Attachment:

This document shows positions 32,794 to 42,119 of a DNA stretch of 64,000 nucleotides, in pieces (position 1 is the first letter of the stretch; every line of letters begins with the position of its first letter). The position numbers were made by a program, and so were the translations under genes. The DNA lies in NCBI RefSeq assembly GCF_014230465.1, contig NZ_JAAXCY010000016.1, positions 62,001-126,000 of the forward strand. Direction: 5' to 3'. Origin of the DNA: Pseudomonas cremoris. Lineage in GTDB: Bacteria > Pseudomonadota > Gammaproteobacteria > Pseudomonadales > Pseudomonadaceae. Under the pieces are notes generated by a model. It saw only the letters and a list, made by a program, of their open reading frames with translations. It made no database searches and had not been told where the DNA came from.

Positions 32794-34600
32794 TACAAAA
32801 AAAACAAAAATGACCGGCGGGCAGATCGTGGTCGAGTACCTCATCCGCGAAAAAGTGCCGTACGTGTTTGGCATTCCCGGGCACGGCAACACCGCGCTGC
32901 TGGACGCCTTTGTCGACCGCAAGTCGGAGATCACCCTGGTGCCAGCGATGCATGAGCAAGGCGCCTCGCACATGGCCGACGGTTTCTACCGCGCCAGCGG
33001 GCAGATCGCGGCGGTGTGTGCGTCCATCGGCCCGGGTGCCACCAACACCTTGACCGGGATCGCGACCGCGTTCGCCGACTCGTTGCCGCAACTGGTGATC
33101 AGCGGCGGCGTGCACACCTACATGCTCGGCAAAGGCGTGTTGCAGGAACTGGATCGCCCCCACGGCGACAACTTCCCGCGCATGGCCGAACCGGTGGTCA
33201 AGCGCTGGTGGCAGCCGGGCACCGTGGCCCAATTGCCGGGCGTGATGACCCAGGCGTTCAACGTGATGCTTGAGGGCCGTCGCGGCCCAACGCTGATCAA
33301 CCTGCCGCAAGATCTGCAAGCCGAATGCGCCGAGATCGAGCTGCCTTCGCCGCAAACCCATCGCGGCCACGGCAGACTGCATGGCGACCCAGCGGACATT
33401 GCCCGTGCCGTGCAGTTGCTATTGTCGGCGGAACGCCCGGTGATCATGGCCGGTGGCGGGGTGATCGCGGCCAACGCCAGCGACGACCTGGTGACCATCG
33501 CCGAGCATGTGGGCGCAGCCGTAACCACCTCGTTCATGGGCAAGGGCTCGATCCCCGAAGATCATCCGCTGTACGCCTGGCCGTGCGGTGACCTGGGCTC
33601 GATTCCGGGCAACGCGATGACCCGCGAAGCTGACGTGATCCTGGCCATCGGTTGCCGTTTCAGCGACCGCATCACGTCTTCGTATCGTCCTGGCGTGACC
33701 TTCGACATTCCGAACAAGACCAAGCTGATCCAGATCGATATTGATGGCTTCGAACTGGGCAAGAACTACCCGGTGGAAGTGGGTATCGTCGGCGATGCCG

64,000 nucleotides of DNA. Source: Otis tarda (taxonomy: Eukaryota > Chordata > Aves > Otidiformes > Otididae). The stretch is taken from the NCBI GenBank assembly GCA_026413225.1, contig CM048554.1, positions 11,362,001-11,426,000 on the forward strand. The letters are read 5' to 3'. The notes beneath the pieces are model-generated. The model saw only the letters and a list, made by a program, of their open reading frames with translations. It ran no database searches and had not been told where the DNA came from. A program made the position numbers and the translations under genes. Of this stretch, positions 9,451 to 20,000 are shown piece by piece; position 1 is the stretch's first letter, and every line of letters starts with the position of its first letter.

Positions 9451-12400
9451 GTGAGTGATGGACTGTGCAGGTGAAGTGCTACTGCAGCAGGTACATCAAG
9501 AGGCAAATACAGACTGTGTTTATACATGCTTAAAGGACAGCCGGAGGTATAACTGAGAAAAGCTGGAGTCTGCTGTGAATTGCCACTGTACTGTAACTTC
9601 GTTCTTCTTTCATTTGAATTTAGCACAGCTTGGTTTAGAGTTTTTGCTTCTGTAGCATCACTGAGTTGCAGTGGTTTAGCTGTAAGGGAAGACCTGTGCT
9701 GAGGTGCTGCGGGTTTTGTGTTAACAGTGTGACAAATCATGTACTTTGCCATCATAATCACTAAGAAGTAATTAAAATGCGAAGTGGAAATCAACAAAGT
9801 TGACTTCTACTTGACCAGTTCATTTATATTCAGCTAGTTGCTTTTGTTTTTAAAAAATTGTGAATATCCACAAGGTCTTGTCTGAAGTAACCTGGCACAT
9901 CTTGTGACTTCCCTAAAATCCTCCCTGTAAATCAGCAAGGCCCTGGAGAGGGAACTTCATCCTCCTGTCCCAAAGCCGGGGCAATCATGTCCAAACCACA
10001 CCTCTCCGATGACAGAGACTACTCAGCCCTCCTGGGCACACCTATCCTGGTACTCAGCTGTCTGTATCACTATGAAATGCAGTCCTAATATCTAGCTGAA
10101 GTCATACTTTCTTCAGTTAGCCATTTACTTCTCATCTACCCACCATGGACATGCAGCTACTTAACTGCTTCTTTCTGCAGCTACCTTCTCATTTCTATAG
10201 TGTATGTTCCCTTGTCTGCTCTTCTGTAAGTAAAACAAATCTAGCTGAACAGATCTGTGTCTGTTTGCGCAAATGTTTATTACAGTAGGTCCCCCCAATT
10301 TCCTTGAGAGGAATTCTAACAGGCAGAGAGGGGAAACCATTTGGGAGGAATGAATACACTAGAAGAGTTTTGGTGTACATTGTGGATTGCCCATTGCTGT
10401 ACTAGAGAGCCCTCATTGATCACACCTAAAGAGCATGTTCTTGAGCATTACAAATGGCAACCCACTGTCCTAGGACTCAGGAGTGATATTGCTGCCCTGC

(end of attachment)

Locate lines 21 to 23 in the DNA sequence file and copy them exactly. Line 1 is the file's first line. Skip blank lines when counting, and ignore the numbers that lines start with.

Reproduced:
9901 CTTGTGACTTCCCTAAAATCCTCCCTGTAAATCAGCAAGGCCCTGGAGAGGGAACTTCATCCTCCTGTCCCAAAGCCGGGGCAATCATGTCCAAACCACA
10001 CCTCTCCGATGACAGAGACTACTCAGCCCTCCTGGGCACACCTATCCTGGTACTCAGCTGTCTGTATCACTATGAAATGCAGTCCTAATATCTAGCTGAA
10101 GTCATACTTTCTTCAGTTAGCCATTTACTTCTCATCTACCCACCATGGACATGCAGCTACTTAACTGCTTCTTTCTGCAGCTACCTTCTCATTTCTATAG